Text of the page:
Learning Networking

NateJanota

Member
Joined
Jan 12, 2016
Location
Orlando, FL
So I confess- I learned just enough Computer Engineering in college to be dangerous. Count the two years since I was a student and I really am barely even that anymore.

This means my understanding of networking is shameful, at best, and a hindrance to my workplace (theme parks prefer networked timecoded shows). I hear a tremendous number of terms thrown about (network switch, fiber-to-ethernet, data gate, etc) and see a lot of complicated numbers and verbiage that makes me feel a little dumb.

To that extent, does anyone know of some resources to help me...
1) ... Grasp the basics of networking in general, and get up and running with the lingo
2) ... Find out more about how networking applies to lighting, as well as common products/services in that regard
3) ... Learn enough to become more-than-dangerous (a.k.a. armchair expert) once the above two tasks are complete

I greatly appreciate all the advice and help!
 

Morte615

Active Member
Joined
Sep 21, 2011
Location
Clermont, FL
Look at the A+ and Net+ certifications. Any local technical school and almost any college should be able to hook you up with classes. Also there are books and such online to help out. I haven't been certified since I graduated so not completely sure where they are at in relation to the current and upcoming technologies but they will give you a good basis and from there you should be able to catch up on your own.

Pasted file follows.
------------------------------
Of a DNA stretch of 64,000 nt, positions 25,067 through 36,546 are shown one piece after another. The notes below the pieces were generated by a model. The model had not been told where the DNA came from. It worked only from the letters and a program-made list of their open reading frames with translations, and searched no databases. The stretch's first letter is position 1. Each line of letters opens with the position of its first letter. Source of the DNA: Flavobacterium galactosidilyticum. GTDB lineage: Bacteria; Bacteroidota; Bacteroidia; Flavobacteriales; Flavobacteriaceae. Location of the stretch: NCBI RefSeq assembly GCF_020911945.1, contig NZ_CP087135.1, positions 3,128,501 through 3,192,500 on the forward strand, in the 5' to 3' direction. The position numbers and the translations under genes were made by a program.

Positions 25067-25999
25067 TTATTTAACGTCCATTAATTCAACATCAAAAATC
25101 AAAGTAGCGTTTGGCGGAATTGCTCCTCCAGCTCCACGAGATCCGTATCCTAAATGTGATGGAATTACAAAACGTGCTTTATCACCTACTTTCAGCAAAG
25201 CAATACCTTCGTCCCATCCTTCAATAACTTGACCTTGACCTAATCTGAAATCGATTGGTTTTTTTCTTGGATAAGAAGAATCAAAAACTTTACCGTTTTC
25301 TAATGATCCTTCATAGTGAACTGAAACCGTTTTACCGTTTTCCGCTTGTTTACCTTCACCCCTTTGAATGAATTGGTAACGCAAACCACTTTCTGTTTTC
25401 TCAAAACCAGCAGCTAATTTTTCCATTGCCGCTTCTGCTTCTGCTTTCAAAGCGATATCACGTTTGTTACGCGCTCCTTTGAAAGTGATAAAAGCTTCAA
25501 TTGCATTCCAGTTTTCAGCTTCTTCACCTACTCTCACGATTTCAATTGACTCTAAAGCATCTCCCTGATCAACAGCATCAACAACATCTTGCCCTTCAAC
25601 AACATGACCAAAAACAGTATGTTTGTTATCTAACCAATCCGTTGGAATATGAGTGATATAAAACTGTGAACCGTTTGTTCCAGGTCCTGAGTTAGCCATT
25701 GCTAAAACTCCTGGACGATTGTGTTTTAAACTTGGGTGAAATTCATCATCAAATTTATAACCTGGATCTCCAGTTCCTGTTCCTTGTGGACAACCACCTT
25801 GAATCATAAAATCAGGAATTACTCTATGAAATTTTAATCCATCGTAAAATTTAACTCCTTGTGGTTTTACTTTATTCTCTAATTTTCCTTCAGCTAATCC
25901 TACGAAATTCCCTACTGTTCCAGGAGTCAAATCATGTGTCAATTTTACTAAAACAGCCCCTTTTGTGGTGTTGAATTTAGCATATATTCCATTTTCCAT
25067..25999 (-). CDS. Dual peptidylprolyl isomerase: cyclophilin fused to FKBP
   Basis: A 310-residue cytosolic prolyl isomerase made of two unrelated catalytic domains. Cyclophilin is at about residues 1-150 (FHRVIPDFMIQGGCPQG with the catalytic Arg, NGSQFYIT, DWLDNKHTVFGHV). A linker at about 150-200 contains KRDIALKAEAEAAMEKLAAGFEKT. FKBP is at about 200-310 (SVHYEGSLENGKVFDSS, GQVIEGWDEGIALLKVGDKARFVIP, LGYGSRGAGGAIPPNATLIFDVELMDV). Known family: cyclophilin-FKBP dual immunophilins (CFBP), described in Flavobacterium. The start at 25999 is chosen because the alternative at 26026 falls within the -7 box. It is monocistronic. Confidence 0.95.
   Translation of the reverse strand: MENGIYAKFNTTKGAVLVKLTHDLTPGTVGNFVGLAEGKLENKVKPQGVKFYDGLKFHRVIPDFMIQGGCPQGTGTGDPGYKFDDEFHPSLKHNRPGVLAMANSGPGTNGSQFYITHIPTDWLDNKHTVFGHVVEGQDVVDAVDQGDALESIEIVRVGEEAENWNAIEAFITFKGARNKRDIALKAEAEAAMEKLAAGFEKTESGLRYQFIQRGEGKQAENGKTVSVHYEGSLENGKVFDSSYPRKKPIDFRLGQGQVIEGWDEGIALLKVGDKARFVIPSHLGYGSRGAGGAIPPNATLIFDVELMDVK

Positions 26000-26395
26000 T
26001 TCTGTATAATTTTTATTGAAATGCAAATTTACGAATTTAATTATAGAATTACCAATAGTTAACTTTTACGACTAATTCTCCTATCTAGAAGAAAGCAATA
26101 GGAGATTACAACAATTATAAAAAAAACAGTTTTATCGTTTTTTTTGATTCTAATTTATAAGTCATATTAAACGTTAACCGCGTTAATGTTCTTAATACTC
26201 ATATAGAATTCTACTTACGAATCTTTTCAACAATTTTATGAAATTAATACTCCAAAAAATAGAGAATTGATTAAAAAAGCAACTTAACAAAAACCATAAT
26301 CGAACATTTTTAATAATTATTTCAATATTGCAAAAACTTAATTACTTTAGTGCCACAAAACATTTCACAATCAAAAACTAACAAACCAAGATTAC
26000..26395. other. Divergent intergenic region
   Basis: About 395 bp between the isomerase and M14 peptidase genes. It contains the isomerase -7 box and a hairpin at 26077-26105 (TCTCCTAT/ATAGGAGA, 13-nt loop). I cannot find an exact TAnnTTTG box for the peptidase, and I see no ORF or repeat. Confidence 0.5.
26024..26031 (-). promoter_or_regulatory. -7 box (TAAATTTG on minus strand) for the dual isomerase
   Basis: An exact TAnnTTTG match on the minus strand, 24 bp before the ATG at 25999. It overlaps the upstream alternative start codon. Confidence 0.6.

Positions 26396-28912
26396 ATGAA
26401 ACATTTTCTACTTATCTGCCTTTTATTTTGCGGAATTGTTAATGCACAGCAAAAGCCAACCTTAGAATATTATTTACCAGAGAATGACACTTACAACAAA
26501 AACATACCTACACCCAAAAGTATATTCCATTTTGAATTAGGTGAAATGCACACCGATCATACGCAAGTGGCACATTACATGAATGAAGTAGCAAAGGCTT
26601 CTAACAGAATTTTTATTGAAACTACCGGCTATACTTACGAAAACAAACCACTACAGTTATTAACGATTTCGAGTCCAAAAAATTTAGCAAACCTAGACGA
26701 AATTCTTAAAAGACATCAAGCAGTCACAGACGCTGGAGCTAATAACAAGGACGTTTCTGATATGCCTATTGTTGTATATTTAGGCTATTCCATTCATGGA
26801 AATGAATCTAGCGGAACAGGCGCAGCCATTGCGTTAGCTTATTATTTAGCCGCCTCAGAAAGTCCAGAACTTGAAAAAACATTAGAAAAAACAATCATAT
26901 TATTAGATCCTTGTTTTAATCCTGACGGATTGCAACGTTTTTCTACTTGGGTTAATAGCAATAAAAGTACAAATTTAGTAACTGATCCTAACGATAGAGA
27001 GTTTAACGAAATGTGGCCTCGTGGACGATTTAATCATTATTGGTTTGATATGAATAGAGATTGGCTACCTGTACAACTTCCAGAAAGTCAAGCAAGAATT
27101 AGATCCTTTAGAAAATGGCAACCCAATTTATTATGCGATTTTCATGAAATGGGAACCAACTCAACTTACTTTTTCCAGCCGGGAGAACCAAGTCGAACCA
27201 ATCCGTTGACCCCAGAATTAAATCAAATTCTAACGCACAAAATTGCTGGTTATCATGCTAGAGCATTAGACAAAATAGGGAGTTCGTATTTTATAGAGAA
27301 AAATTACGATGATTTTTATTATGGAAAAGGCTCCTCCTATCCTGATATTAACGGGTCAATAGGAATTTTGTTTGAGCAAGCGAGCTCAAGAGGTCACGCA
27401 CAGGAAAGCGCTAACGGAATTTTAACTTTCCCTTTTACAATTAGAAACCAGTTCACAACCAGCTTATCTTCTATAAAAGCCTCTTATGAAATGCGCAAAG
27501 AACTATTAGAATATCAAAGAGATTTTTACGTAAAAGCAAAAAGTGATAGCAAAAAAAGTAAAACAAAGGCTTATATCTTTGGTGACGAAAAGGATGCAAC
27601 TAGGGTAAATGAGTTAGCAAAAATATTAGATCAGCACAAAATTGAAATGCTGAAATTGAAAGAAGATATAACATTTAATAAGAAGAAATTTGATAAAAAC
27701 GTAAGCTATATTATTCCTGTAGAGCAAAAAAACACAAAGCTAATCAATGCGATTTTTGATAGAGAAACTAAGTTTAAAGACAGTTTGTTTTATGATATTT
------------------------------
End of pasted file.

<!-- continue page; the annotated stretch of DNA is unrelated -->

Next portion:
Does Universal offer classes or outside training opportunities? I know at Disney we are given many chances all you have to do is ask about it. I just finished a 2 day Fiber Optic class, on the clock with travel time, and at the end of it even got a certification to do FIS Fusion Fiber Splices.
 
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NateJanota

Member
Joined
Jan 12, 2016
Location
Orlando, FL
Look at the A+ and Net+ certifications. Any local technical school and almost any college should be able to hook you up with classes. Also there are books and such online to help out. I haven't been certified since I graduated so not completely sure where they are at in relation to the current and upcoming technologies but they will give you a good basis and from there you should be able to catch up on your own.

Does Universal offer classes or outside training opportunities? I know at Disney we are given many chances all you have to do is ask about it. I just finished a 2 day Fiber Optic class, on the clock with travel time, and at the end of it even got a certification to do FIS Fusion Fiber Splices.
You work at WDW? Where at? :D I used to work in WDW DHS ENT global techs. Was laid off and thus why I'm at Universal. Universal offers no outside training opportunities whatsoever; kind of a bummer, really. Thus why I'm asking. There's a lot of external companies coming in, making sweeping changes, and leaving the technicians with little or nothing to go off of. The Tech I is overworked, and I (as the Tech II) am frankly underworked since there's not much I can (or am allowed) to do.
 

NateJanota

Member
Joined
Jan 12, 2016
Location
Orlando, FL

Morte615

Active Member
Joined
Sep 21, 2011
Location
Clermont, FL
Yeah I work at Epcot as a video tech mainly but you know how it is I jump all over.
I also endorse John Huntington book, I have 2 versions and still refer to both of them. I am pretty sure there is a thread on here somewhere about basic reading for the tech, bit I also say if you are doing this as a professional you should have a copy of the Backstage Handbook (http://www.amazon.com/dp/0911747397/?tag=controlbooth-20) If you don't already have one.

Sent from my LGLS991 using Tapatalk
 

NateJanota